• Gross Motor skills – they are constantly lifting their body weight, moving it around, pulling it up, pushing it through. They’re finding out what their bodies are capable of. Big movements left and right encourage both hemispheres of the brain to work together to solve problems. Excellent when you have a dual dominance child which means that both right brain and left brain competing for dominance.
  • Understanding their own limitations – they are discovering what they are capable of. They are figuring out when to climb higher and when to step down a little. And the joy in their faces when they climb higher than the day before is priceless.
  • Respect for nature – I am answering questions all day long about why we have trees in this world and why they are important, how do birds make nests, what animals live in trees, etc.

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We have only 3 weeks left of our holidays and I think the kids will miss the trees the most. Next to family of course.

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Happy Climbing,

la

As a disclaimer, I do urge you to please keep a close watch on your kiddos, safety first!

 

Fresh Starts & Fall Resolutions

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I love the Fall. It affects all my senses. The smell of the crisp air, the feel of the temperatures going down and the cozy sweaters, the taste of all the pumpkin spice deliciousness, the sound of leaves crunching on the ground, and the way the light changes to a bluer tone. It is definitely the season where I miss Virginia the most. I know, the first day of Fall is technically not for another month, but schools are starting and I can already see the light changing. No matter where we are, about this time every year, I feel energized and a thrill of excitement for the adventures Fall will bring.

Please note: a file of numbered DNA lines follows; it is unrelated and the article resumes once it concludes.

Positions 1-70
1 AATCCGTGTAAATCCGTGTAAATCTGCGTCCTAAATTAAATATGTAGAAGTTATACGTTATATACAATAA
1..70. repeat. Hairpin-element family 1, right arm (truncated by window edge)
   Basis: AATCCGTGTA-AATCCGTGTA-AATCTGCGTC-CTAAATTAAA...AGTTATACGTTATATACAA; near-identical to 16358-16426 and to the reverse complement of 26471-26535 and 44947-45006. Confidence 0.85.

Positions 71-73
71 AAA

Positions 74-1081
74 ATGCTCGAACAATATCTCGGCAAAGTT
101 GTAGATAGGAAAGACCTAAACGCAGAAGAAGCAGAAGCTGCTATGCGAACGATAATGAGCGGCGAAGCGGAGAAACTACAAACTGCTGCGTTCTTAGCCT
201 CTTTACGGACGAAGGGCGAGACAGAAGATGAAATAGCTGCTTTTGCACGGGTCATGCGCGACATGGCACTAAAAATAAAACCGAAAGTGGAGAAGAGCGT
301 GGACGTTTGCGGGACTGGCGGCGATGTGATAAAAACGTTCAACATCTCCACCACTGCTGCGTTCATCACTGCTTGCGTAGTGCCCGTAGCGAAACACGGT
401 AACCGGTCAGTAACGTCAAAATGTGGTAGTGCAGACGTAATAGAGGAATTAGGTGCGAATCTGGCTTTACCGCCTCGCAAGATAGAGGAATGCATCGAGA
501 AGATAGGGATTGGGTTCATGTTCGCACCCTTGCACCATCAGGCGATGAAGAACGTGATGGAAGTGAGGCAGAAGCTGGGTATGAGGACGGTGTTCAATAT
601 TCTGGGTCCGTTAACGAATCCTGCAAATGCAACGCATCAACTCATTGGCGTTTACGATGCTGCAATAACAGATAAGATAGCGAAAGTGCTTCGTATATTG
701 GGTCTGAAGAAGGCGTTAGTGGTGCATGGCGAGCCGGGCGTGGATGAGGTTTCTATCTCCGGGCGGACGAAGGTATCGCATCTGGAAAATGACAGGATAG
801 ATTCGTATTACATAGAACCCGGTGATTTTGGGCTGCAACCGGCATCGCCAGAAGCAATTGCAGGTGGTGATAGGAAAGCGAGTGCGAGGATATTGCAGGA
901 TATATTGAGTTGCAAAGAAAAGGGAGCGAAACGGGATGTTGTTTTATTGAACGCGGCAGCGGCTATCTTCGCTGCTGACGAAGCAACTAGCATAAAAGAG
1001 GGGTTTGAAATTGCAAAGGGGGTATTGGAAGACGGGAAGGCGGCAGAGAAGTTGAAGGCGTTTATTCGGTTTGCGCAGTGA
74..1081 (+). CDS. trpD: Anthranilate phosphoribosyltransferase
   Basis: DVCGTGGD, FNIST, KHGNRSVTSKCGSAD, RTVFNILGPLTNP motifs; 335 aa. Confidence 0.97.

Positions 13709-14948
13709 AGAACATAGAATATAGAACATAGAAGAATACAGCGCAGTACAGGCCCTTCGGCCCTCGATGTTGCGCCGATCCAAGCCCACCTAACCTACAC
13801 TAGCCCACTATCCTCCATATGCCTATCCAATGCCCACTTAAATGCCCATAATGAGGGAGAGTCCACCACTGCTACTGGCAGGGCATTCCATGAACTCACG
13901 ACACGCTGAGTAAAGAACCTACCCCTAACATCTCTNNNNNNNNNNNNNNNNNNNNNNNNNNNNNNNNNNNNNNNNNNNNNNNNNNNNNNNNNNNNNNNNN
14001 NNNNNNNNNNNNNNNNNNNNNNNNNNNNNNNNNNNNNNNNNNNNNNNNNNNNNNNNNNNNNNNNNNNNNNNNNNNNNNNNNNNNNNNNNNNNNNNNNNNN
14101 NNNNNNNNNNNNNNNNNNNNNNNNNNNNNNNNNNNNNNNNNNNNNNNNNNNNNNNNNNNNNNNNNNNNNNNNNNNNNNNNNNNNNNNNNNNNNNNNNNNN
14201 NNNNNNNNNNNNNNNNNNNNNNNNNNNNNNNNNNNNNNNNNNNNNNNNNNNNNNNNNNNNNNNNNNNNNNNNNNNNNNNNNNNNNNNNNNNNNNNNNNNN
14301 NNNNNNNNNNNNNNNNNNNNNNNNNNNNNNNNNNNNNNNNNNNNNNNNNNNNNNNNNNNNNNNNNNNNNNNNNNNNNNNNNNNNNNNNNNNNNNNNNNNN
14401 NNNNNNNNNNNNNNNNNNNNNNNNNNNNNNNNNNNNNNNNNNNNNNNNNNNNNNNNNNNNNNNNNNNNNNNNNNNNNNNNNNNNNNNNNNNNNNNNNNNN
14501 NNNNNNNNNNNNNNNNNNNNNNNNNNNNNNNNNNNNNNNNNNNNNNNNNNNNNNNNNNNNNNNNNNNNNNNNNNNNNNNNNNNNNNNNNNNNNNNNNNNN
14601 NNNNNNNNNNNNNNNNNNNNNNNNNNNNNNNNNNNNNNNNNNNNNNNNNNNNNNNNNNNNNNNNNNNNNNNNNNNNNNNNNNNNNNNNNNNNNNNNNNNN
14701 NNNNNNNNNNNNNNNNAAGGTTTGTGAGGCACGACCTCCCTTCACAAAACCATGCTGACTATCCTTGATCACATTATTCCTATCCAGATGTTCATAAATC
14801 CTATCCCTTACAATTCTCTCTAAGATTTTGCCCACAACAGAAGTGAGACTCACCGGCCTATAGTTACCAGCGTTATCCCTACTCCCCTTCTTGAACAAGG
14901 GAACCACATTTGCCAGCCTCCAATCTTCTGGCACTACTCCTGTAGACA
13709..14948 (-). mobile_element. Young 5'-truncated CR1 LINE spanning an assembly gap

Especially the start of the new school year, which is more motivating than New Year’s Day to me. It is a fresh start, ripe for new and better habits and routines. Like the blank pages of our new notebooks and agendas, this year is free of blemishes and scribbles and open for all the possibilities that learning and imagination will bring.

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With a new set of school supplies I always felt armed and ready to be the best student I could be. I would sit at my desk that first day, open-hearted and eager to learn. Now as a mom, I get that thrill for my kids. What will they learn? Who will their teachers be? Will they make new friends and rekindle their old friendships after a summer apart?